The back half of the album is closer in tone to previous DBA material, but the musical flow remains consistent. It is an album in the true sense of the word and the quality remains at a high level throughout. Glacier Girl is a captivating tribute to Kate Bush and Angel on my Shoulder is a catchy, signature Downes tune based on an unused Buggles song. Tomorrow, featuring the vocals and flute of Big Big Train's David Longdon, impresses, while Lighthouse and Darker Times represent some of the finest material that Downes/Braide have yet recorded. Of special note is Skin Deep. Driven by duet vocals between Braide and a splendid Marc Almond, it is an atmospheric gem. This superb album ends as it began, with Finale, a reprise of the opening song.
To sum it up, as strong as an album that Suburban Ghosts was, DBA have outdone themselves here. Part of the charm for me is how well they capture elements of the 70s and 80s, while still sounding musically fresh and exciting. Primarily, it is the songwriting skills of Downes and Braide that truly distinquishes this release from most others. As a fan of melodic progressive rock, I don't think anyone is doing it better than DBA these days. Skyscraper Souls is the work of two masterclass musical artists and it is a stunner.
Heavenly Rain (3:58), Untouchable (3:18), Letter To God (3:32), Parallel World (3:46), Ten Feet Tall (3:45), Dave And Me (3:31), Invisible (3:32), Everybody Sometimes (3:29), Man On The Moon (2:44), Little Ships (3:30), Morning (1:16)
In my review of DBA's, Skyscraper Souls, I noted that the key element behind the creative success of the album is Geoff Downes' and Chris Braide's immense songwriting skills. With that in mind, this new release by Braide stands as an effective companion piece to the latest DBA album. Consisting mainly of acoustic performances of songs that he wrote for other artists, this album provides an alternate view of his talent.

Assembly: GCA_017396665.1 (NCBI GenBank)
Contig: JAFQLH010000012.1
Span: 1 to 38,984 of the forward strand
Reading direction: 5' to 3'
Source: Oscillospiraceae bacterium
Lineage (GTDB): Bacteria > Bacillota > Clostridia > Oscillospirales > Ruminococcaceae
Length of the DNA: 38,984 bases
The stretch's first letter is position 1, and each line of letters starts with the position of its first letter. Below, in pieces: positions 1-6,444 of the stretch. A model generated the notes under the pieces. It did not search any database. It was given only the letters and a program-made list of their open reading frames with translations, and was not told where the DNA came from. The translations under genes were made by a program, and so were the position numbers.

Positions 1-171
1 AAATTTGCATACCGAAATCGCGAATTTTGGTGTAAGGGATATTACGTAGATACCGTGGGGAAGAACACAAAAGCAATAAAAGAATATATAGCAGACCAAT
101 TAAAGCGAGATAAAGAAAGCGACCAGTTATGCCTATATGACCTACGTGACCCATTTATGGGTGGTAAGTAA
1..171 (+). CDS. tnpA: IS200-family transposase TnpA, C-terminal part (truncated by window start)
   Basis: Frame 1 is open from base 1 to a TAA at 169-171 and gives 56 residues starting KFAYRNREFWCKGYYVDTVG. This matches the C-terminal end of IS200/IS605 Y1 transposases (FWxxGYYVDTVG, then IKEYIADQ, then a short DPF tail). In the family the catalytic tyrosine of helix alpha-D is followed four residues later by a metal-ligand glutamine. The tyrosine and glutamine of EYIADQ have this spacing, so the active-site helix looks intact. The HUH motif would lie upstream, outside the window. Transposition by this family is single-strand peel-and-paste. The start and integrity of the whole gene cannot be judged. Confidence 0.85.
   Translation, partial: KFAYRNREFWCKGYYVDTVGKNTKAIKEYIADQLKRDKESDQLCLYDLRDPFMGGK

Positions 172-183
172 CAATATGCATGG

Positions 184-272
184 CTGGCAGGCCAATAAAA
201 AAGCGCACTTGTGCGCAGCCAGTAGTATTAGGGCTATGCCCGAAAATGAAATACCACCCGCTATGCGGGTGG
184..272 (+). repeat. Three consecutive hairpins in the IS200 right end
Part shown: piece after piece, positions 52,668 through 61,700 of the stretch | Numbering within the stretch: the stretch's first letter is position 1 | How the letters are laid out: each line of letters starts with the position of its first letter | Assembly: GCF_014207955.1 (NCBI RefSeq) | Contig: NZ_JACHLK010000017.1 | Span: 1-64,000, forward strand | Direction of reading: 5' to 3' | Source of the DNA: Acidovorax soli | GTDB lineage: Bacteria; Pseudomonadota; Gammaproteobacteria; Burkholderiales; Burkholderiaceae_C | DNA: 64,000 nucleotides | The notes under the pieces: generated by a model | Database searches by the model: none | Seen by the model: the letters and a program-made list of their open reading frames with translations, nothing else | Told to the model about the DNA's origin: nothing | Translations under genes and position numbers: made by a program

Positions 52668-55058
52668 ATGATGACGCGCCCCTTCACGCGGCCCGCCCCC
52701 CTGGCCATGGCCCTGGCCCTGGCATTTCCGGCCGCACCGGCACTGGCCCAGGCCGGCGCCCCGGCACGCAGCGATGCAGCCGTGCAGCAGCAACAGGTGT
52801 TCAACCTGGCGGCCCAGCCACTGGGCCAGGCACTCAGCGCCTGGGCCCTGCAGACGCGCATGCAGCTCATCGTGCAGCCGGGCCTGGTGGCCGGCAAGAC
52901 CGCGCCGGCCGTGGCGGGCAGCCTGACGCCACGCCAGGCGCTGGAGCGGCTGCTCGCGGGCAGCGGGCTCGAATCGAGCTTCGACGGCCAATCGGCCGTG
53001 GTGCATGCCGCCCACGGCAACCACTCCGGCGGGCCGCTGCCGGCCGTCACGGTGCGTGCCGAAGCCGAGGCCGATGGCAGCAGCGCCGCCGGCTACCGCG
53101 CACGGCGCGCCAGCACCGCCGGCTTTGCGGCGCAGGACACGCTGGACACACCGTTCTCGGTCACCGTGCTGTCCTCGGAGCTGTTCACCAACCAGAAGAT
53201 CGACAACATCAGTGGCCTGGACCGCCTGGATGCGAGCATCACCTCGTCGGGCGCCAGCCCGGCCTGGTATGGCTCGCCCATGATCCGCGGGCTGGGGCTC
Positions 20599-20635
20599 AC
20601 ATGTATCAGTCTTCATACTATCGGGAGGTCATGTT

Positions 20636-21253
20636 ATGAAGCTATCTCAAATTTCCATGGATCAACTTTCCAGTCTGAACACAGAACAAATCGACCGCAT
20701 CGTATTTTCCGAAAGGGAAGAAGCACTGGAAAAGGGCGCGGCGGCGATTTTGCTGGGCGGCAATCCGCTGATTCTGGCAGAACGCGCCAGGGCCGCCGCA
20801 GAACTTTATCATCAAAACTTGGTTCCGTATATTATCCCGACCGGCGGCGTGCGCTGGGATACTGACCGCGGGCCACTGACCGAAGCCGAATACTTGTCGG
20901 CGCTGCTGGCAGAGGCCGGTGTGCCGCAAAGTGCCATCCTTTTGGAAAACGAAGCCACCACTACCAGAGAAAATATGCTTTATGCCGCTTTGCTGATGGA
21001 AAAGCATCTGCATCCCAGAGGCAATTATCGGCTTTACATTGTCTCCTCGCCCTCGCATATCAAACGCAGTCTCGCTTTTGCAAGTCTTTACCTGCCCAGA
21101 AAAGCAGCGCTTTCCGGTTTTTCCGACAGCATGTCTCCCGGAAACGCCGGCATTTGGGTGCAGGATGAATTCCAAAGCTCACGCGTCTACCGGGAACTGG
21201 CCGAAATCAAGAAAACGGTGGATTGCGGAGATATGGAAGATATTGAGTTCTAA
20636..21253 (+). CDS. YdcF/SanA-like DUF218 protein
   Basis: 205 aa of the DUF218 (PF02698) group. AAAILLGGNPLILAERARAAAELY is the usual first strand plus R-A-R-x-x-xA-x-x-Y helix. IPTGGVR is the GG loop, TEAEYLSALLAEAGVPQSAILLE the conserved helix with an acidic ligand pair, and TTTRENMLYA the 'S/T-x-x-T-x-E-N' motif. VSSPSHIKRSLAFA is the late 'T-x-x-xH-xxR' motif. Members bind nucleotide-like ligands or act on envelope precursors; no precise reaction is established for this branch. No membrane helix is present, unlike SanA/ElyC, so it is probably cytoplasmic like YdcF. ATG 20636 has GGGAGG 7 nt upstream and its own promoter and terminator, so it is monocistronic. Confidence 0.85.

I am not always the biggest fan of these kind of stripped-down albums, but as a testament to Braide's abilities, this is extremely entertaining stuff. The best songwriters have the ability to create music that is melodically strong, lyrically potent and most importantly, vastly entertaining. That certainly applies to Braide, as the quiet, at times almost demo-like strength of his performances here, magnifies the true depth of the material.
Highlights include the powerful Letter To God, Parallel World with its memorable melody, and the nostalgic Dave And Me. There is also a welcome rendition of Man On The Moon, which was originally featured on The Producers', Made In Basing album. Ultimately though, there is not a sub-par song to be found here. Singer Songwriter is the work of a confident and gifted artist. Whereas this isn't a prog album, I will reserve giving it a score on a DPRP scale. That being said, if you are a fan of DBA or if you just appreciate a strongly penned, well performed tune, you will find much to enjoy here.